ESC Professional Members, Association Members (Ivory & above) benefit from year-round access to all the resources from their respective Association, and to all content from previous years. Fellows of the ESC (FESC), and professionals in training or under 40 years old, who subscribed to a Young Combined Membership package benefit from access to all ESC 365 content from all events, all editions, all year long. Find out more about ESC Memberships here.
Five-year major clinical outcomes between first-versus second-generation drug-eluting stents in coronary chronic total occlusions: propensity score matched analysis
Topic : interventional cardiology and cardiovascular surgery
Sub-topic : Outcome
Session type : Poster Session
Authors : Y H Kim (Chuncheon City,KR), AY Her (Chuncheon City,KR), SW Rha (Seoul,KP), BG Choi (Seoul,KP), SY Choi (Seoul,KP), JK Byun (Seoul,KP), CU Choi (Seoul,KP), EJ Kim (Seoul,KP), CG Park (Seoul,KP), HS Seo (Seoul,KP), DJ Oh (Seoul,KP)
Background: There is limited long-term clinical outcome data comparing first- versus second-generation drug-eluting stents (DESs) in patients with coronary chronic total occlusion (CTO) who underwent successful percutaneous coronary intervention (PCI).
Purpose: We investigated the 5-year major clinical outcomes of first- versus second-generation DESs in coronary CTO lesions.
Methods: A total of 822 consecutive patients who underwent PCI with DESs for CTO lesions were enrolled. Finally, 326 patients (first generation, n=153 vs second generation, n=173) were enrolled. To adjust baseline confounders, a propensity score matched (PSM) analysis was performed and 2 propensity-matched groups (128 pairs, n=256, C-statistic = 0.643) were generated. Cumulative major adverse cardiac events (MACEs) up to 5 years were compared between the two groups.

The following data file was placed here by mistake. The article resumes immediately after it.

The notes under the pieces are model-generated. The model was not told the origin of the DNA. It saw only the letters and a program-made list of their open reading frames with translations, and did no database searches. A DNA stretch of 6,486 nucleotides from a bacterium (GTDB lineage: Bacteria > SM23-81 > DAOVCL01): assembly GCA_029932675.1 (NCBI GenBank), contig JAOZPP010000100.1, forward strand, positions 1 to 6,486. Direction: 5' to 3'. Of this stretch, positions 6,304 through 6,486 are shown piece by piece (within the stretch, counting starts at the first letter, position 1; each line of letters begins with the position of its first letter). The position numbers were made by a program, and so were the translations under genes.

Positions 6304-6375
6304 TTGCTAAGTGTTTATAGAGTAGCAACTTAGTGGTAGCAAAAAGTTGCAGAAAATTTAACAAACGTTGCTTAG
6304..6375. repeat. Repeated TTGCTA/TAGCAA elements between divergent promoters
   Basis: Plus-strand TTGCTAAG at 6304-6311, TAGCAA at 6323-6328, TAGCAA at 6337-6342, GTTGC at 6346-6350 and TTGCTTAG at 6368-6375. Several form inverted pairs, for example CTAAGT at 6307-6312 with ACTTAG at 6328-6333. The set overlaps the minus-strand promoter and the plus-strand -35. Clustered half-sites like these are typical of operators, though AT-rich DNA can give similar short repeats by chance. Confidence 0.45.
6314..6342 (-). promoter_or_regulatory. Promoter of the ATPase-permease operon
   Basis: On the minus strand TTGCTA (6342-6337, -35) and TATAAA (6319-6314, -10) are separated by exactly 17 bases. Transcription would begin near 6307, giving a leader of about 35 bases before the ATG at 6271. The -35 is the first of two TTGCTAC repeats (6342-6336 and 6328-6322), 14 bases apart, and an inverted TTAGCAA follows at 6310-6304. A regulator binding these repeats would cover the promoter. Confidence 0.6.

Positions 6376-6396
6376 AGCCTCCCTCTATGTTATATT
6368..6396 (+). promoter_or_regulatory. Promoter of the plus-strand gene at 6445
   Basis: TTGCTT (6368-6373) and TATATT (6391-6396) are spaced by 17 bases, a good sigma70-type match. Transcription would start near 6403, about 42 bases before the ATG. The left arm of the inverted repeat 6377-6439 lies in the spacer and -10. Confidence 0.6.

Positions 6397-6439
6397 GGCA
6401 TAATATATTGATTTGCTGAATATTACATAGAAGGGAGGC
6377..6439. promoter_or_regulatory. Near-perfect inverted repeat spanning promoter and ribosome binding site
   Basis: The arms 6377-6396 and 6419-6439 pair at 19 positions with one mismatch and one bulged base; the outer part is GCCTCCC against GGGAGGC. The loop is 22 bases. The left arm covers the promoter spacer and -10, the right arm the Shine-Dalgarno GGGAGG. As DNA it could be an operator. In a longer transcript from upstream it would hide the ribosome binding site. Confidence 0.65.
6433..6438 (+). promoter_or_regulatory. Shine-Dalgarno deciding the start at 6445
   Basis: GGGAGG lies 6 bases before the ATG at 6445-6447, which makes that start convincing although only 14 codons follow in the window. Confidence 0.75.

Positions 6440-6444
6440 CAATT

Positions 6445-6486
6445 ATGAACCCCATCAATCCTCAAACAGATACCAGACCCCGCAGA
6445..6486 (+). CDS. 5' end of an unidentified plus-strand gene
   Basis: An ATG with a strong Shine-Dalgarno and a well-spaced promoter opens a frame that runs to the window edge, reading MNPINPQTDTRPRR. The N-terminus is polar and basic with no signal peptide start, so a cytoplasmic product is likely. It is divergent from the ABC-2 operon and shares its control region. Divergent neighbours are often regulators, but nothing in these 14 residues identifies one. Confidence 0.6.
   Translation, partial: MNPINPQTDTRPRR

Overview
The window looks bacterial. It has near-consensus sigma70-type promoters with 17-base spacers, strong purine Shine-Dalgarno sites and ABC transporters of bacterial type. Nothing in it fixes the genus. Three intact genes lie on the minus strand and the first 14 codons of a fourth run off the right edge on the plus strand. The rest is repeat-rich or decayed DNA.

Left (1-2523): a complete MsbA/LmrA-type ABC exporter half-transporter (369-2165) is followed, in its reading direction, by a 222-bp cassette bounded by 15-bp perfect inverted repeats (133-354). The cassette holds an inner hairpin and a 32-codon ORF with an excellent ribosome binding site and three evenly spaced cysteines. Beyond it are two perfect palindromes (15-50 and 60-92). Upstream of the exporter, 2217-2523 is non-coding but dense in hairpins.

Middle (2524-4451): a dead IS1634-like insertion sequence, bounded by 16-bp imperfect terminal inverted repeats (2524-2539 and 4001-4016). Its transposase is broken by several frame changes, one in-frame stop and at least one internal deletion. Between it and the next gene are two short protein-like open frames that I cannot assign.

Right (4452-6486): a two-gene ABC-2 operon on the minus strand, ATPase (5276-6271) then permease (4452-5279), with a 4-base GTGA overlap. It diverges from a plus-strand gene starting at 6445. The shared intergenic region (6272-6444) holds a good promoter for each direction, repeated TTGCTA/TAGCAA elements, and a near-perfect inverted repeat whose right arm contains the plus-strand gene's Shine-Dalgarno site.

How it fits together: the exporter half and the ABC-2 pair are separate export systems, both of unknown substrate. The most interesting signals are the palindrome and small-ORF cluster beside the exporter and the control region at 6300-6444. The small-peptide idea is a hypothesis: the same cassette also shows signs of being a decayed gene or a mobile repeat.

Results: During the 5-year follow-up, the cumulative incidences of total MACEs (HR, 2.40; 95% CI, 1.27–4.53; p=0.007) and target lesion revascularization (TLR: HR, 2.67; 95% CI, 1.14–6,28; p=0.024), target vessel revascularization (TVR: HR, 2.75; 95% CI, 1.23–6.11; p=0.013) were higher in the first-generation DESs group compared with the second-generation group after PSM (Table and Figure).
Conclusion(s): During 5-year follow-up, first-generation DESs showed higher incidence of MACEs, TLR and TVR rates in CTO patients than second-generation DESs following successful PCI. However, the incidence of total death and myocardial infarction were similar between the two groups.
Table 1. Cumulative clinical outcomes up to 5-year between first-generation and second-generation DESs